Even for a fossil fuel company, ExxonMobil's looking dirty.
Just last week, it earned the distinction of being the fossil fuel giant with the longest known history of climate denial. As early as 1981, it emerged, the company was aware that climate change, as a result of greenhouse gas emissions, was going to be an issue. Internally, it understood the science. Yet its public-facing strategy, over the decades that followed, was one based on denial -- a strategy backed by millions of dollars in spending.
Exxon, in response, asserted that it no longer funds climate denial groups. In fact, Exxon swore to quit that habit eight years ago -- and then went ahead and kept doing it anyway. According to the Guardian, the company's given more than $2.3 million to climate denying members of Congress and to that monster of anti-climate science lobbying groups, the American Legislative Exchange Council.
Here's the promise that Exxon, in response to pressure from shareholders, made in its 2007 Corporate Citizenship report:
In 2008 we will discontinue contributions to several public policy groups whose position on climate change could divert attention from the important discussion on how the world will secure energy required for economic growth in an environmentally responsible manner.
And here's the breakdown, per its financial and tax records, of what it's done since: it's given $1.87 million to members of Congress who are on the record denying the scientific reality of man-made climate change, and $454,000 to ALEC.
Of course an oil company is going to want to support the politicians who support fossil fuel extraction, and dodging the climate issue is Republicans' go-to way for doing that -- with everything we know about the risks of climate change, it'd be pretty hard for them to justify it otherwise. But the senators who received financial backing from Exxon aren't just pulling the "I'm not a scientist" line -- 49 of them voted "no" on a resolution acknowledging that human activity is the main driver of climate change. Since 2007, Exxon's given $20,500 to Senator James Inhofe, who has zero qualms about promoting the most idiotic of climate change conspiracy theories, and $14,000 to Senator Roger Wicker, who cast the single "no" vote in a resolution saying, simply, that "climate change is real and not a hoax." These are positions of climate change that are most certainly diverting attention from important discussions -- again, the senate's wasting its time voting on whether or not to believe in something that the overwhelming majority of scientists say is happening!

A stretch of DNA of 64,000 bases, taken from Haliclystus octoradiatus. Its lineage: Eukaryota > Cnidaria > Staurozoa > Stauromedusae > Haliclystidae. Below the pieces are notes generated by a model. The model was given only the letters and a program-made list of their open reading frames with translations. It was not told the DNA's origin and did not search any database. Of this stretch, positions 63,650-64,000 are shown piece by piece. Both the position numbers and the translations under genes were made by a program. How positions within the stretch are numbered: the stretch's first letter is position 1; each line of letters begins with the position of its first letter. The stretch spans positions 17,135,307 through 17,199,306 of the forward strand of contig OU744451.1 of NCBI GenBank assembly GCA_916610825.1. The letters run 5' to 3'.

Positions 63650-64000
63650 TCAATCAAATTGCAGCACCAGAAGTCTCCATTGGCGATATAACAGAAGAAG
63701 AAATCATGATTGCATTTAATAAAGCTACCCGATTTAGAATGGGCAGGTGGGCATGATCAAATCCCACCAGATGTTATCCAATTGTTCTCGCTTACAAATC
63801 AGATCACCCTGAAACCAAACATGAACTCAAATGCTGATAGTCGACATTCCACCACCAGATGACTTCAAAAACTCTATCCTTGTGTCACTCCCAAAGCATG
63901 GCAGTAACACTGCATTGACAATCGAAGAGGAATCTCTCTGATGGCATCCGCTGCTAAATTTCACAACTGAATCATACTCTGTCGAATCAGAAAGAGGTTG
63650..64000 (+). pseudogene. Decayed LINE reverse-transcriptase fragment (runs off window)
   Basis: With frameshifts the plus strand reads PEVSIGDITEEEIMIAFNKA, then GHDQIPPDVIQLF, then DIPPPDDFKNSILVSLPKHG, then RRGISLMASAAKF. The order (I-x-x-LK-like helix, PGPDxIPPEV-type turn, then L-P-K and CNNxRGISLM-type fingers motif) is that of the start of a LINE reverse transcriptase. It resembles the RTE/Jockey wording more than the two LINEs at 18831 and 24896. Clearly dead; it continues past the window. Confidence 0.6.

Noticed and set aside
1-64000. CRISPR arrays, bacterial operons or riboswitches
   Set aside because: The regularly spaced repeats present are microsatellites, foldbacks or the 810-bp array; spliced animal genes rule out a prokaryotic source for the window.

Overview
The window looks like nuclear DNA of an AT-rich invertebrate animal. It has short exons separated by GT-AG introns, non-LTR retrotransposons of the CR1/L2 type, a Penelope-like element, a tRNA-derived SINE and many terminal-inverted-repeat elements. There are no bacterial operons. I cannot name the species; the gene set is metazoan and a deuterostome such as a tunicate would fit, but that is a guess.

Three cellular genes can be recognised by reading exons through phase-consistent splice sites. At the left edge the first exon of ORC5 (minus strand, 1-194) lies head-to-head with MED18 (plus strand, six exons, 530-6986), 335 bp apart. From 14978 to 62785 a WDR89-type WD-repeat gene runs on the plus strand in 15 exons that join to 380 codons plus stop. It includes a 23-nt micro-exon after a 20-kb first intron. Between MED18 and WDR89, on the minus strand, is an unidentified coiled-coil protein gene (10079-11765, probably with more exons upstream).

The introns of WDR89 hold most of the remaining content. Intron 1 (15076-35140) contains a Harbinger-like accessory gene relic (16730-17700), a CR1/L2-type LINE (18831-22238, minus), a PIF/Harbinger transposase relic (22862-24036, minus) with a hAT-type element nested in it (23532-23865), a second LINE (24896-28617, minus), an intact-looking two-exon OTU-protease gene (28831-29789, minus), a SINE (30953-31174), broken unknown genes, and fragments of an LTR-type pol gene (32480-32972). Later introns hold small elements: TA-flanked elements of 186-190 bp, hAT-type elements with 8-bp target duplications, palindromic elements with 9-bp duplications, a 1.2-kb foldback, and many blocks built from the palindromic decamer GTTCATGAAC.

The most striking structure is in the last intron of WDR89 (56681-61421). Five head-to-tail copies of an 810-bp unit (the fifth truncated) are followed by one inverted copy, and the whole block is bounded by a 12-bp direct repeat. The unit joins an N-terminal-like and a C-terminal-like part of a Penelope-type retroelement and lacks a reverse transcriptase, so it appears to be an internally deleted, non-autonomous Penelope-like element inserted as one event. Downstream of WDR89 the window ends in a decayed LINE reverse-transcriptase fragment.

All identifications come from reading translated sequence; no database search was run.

As for ALEC, the group's done nothing to contradict Google chairman Eric Schmidt's infamous accusation that it's "literally lying" about climate change. On the contrary, it's still trying to insist that climate change might turn out to be a good thing.
An Exxon spokesman, in an email to the Guardian, insisted that "we don’t embrace the views of those who deny climate change or think it isn’t a serious matter." Just like our reliance on fossil fuels, it would appear lying is a tough habit to break.